A Programming Environment (PrgEnv) is a set of related software components, such as compilers, scientific software libraries, implementations of parallel programming paradigms, batch job schedulers, and other third-party tools, all of which cooperate with each other.
Four programming environments are available on Blue Waters, namely the Cray Programming Environment, the PGI programming environment, the Gnu programming environment, and the Intel programming environment. The programming environment is managed by the module command.
The Cray Programming Environment, including the Cray compiler suite, is loaded by default upon login, but it is a simple matter to change from one Programming Environment to another by using the module command.
Type module list to generate a display of all currently loaded software modules; the Programming Environment will have a name beginning with "PrgEnv", followed by a compiler vendor name and a version number.
Type module avail to generate a display of all available software modules. Note that some sets of modules are mutually exclusive – for example, only one Programming Environment may be loaded at any given time.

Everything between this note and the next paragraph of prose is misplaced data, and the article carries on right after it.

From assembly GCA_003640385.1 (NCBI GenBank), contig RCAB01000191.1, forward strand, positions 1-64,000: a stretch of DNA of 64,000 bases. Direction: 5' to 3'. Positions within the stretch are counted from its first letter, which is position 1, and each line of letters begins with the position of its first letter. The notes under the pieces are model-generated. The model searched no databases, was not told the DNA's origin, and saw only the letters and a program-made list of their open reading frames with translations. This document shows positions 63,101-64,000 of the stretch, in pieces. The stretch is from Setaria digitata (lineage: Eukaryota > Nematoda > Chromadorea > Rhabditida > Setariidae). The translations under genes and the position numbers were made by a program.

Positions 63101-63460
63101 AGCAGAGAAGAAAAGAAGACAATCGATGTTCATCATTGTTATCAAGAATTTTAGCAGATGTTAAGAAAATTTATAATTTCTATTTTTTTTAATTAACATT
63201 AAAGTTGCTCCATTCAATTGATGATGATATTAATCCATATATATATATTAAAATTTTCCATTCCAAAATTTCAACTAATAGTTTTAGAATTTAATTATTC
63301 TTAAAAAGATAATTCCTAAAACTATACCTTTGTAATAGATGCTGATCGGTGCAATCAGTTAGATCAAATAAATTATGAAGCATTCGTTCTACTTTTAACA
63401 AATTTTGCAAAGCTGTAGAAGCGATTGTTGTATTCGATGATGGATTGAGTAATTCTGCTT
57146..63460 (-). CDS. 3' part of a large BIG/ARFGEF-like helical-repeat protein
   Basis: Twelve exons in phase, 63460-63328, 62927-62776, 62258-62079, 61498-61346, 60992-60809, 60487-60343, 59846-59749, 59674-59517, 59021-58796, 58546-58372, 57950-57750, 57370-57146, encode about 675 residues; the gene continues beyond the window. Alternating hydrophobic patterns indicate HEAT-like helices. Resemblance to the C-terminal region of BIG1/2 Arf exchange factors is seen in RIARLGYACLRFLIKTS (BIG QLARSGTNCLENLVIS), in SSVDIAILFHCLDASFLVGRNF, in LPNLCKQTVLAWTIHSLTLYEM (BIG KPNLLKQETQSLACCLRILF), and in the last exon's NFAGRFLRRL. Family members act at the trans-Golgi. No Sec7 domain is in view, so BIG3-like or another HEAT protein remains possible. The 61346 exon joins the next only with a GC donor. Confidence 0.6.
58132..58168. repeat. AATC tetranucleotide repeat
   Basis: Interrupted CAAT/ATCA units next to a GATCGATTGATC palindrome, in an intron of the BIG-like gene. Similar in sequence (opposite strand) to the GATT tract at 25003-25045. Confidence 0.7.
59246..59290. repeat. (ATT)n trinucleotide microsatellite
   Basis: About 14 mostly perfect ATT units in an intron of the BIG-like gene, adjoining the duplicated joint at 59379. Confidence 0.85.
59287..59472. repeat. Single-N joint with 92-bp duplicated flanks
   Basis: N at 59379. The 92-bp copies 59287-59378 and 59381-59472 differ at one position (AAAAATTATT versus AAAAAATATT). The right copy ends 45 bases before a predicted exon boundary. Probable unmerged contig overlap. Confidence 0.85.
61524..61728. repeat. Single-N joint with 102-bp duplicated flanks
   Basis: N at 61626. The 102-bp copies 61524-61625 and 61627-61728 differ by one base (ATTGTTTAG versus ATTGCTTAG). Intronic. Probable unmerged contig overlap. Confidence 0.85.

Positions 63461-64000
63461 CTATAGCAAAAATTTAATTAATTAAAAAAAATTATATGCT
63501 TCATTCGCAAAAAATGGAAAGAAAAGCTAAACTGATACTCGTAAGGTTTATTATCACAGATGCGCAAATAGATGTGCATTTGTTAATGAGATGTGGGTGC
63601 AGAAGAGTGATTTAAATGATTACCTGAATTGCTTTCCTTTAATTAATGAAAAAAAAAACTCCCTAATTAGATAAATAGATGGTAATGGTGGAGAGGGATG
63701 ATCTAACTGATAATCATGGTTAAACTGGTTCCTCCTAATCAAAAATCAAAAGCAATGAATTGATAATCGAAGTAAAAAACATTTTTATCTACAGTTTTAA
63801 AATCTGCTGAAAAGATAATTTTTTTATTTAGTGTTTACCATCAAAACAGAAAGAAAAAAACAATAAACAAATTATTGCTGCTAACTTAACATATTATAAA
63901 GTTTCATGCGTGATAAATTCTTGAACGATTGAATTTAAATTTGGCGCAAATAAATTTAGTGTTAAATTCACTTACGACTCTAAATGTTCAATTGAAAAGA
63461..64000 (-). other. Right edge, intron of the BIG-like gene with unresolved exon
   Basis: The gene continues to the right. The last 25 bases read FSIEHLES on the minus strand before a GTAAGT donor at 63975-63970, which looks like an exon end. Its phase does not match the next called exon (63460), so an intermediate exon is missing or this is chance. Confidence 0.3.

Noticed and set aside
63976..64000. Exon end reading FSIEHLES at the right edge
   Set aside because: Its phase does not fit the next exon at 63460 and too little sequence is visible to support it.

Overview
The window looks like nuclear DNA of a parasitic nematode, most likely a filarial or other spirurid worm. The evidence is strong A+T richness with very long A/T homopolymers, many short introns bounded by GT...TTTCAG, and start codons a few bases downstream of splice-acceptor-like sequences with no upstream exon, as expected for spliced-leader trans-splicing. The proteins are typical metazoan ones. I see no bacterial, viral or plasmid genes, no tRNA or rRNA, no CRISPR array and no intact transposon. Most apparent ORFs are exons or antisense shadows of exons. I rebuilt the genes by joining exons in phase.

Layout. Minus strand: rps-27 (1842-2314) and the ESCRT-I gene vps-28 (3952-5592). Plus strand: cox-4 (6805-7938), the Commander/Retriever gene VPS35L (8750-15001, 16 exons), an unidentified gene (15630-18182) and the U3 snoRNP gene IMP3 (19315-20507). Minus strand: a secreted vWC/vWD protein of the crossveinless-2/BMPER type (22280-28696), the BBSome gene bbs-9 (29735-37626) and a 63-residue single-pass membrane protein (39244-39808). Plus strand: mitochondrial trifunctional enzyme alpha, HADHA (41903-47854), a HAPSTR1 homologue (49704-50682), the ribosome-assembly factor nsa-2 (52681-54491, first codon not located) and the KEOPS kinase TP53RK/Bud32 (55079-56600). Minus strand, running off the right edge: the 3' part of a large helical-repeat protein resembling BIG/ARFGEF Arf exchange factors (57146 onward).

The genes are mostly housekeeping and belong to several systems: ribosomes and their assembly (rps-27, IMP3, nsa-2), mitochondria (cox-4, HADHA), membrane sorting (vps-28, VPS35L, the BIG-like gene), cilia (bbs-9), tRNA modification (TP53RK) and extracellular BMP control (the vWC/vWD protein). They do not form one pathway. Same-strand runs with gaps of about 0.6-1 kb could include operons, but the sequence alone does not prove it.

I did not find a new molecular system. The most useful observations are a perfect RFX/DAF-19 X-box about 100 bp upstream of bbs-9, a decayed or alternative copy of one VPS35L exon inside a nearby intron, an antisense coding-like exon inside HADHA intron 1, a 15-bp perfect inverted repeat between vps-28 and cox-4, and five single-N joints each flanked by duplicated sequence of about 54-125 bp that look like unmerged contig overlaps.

To change the Programming Environment, including the compiler, first use the module list command to see which Programming Environment is currently loaded, and then use the module swap command to load a different one. For example, if you wish to compile your application with the PGI compilers instead of the (default) Cray compilers, type:
$ module swap PrgEnv-cray PrgEnv-pgi
although there are cases where assumptions on default loaded modules can cause warning messages to appear. The default version will automatically be selected if none is specified; if you require a specific version of any module simply append the version number to the module command:
module load PrgEnv-pgi/4.0.34
In addition to providing access to different compilers, loading a Programming Environment also provides access to the proper versions of Scientific Software Libraries, MPI libraries, etc…
To add modules permanently to your environment you can add module commands to a file in your home directory called .modules . For example if you want to always use the GNU progamming environment you would add: